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Friday, August 6, 2010

Why we need muckraking

The News & Observer, Raleigh’s daily newspaper, has been doing a fine job of muckraking in recent years. Today there’s a story about a firm that has captured contracts to print election ballots in 95 of the state’s 100 counties – despite prices that are twice the competition’s. As one would expect, the ballot printing company has strong ties to powers-at-be in state government.

Earlier this week the N&O ran a story about use of a private chartered airplane by the influential chairman of the State Board of Elections – ironically to attend a deposition about unreported use of private airplanes by candidates for public office. The chairman’s presence at the deposition was unnecessary, and the excuse for the charter is that he wanted to attend a family event back in Asheville that evening.

These two revelations are merely the latest in recent years. The North Carolina press has exposed former Governor Mike Easley and his wife Mary, former Agriculture Commissioner Meg Scott Phipps, former Speaker of the House Jim Black, former Lottery Commissioner Kevin Geddings, former Congressman Frank Ballance, former Durham County District Attorney Mike Nifong, former State Representative Thomas Wright, and on and on. Despite large reductions in their workforce, the N&O and other papers still appear to be able to perform the critical function of the Fourth Estate.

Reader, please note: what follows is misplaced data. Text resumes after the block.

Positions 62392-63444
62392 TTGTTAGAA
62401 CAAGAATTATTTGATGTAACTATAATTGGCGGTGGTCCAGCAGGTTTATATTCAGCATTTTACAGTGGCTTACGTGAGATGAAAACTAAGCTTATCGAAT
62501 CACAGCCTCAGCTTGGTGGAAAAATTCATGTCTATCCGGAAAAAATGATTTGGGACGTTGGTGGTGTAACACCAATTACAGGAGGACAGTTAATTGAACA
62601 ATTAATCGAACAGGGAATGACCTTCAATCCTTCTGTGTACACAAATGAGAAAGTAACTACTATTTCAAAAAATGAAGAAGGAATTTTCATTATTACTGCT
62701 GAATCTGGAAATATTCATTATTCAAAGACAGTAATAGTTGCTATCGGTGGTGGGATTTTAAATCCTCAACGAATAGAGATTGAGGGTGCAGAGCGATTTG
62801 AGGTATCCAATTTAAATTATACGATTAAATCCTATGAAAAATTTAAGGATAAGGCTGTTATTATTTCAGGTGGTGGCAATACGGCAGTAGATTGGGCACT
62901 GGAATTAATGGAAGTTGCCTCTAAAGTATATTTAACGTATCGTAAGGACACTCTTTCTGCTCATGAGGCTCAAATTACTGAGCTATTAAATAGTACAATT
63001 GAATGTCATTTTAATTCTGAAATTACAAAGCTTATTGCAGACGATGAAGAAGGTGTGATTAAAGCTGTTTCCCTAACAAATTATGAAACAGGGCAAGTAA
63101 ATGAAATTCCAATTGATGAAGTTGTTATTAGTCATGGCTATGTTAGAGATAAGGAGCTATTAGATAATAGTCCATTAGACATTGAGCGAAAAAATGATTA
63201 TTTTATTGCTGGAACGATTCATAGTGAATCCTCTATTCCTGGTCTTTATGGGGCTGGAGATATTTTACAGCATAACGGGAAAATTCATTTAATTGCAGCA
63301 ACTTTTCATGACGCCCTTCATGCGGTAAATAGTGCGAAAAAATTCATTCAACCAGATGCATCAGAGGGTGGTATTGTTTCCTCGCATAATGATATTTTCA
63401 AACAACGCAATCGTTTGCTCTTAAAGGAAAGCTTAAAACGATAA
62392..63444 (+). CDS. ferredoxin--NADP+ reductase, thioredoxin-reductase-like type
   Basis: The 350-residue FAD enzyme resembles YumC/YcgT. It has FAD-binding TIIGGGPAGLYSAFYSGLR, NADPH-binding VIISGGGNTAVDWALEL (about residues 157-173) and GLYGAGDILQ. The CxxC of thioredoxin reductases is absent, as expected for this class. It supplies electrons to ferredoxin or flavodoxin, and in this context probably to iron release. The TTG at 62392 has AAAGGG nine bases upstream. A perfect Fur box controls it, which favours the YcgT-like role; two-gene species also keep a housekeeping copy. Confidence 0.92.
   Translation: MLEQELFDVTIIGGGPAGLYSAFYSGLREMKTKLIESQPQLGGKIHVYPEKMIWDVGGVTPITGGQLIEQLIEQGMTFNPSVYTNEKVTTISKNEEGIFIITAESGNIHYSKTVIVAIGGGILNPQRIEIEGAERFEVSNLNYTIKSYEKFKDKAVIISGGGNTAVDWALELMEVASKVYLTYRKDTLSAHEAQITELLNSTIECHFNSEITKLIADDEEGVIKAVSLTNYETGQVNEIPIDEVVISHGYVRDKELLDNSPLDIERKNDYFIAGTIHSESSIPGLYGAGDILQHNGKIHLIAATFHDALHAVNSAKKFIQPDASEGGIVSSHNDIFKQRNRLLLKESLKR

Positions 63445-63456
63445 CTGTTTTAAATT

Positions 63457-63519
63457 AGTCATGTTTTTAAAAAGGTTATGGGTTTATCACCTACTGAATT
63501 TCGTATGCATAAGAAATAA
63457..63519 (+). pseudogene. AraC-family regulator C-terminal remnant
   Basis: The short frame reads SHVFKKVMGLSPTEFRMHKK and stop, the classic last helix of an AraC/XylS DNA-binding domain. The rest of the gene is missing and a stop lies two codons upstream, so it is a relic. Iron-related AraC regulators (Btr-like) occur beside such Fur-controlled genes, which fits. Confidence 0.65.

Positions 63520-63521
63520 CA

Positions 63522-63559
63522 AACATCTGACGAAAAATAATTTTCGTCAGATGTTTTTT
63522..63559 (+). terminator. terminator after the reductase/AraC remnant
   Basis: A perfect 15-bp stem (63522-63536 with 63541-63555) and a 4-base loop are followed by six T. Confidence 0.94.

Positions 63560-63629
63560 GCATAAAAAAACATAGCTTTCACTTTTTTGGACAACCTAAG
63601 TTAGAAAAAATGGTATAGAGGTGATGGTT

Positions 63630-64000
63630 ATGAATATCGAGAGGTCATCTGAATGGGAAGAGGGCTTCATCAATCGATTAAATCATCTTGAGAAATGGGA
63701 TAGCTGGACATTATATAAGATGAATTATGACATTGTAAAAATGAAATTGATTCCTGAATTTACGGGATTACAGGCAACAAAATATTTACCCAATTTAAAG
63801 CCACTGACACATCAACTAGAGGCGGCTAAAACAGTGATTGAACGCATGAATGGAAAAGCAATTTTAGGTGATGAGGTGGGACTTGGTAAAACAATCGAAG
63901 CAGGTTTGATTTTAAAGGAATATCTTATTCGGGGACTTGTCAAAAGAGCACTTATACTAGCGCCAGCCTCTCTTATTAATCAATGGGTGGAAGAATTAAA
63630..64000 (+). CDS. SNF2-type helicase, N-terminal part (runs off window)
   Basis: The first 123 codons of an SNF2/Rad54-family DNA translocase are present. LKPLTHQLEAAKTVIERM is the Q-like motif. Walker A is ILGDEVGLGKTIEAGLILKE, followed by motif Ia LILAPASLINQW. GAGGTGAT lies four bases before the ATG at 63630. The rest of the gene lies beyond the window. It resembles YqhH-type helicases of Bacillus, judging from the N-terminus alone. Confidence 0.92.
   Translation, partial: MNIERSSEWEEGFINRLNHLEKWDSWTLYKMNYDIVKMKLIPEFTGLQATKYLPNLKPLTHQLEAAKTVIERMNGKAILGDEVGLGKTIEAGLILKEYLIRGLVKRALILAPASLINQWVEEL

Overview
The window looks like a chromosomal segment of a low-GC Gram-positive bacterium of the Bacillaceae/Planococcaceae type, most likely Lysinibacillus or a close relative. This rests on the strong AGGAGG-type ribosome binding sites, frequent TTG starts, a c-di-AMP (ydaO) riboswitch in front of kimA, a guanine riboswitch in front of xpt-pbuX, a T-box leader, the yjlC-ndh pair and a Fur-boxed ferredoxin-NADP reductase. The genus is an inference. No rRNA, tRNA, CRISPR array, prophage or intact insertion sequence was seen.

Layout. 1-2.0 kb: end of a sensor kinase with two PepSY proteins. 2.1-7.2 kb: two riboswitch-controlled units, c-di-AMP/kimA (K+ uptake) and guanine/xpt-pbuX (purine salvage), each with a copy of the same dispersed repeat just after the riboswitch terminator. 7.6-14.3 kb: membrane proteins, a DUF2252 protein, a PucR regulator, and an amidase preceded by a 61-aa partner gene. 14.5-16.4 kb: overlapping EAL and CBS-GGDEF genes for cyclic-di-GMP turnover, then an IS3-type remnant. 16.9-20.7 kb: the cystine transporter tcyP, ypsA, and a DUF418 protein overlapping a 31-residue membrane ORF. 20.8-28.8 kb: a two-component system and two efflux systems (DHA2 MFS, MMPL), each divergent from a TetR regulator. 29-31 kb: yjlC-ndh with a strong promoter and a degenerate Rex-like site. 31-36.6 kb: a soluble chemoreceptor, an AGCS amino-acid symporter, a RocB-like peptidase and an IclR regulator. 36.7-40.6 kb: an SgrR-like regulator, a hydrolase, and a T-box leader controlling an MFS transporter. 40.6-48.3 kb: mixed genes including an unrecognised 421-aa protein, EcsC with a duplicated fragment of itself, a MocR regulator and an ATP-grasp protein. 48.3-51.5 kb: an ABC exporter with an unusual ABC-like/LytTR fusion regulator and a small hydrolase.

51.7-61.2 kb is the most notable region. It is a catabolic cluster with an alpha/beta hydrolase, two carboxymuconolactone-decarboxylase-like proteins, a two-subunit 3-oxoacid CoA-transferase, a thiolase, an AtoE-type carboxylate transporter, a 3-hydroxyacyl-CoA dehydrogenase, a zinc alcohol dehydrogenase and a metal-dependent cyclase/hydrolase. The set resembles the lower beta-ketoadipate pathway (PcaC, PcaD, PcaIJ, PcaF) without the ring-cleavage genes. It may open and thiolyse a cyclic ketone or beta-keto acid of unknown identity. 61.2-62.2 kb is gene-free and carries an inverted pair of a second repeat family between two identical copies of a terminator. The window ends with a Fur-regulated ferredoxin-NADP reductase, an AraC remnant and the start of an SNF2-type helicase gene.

I don’t know what the government of North Carolina would be like without the Fourth Estate. No, the truth is that I know exactly what it would be like: corrupt, self-enriching, and under the near-total control of special interests who toss money around. Unencumbered by the press in Raleigh, Charlotte, Wilmington, Greensboro, and Winston-Salem, North Carolina could probably outdo New Jersey and other well-known bastions of corruption.

Because of Raleigh’s rapid growth, the N&O is one of the few papers nationally that shows an increase in readership. Even so the N&O is not immune to the ills of modern papers. They can’t monetize their websites adequately; they don’t appeal to the under-30 audience; and cash cows like classified ads have been killed by the Internet. Consequently the N&O is a much smaller paper (page count as well as page size) than it once was.

Clearly we need a muckraker on the job here, and I don't believe the TV stations ,the weekly alternative papers, or the fledgling web-only newspapers can do it. I hope that the N&O continues to find a way to perform this role even if we don’t need it for sports scores, comics, crossword puzzles, or movie listings anymore.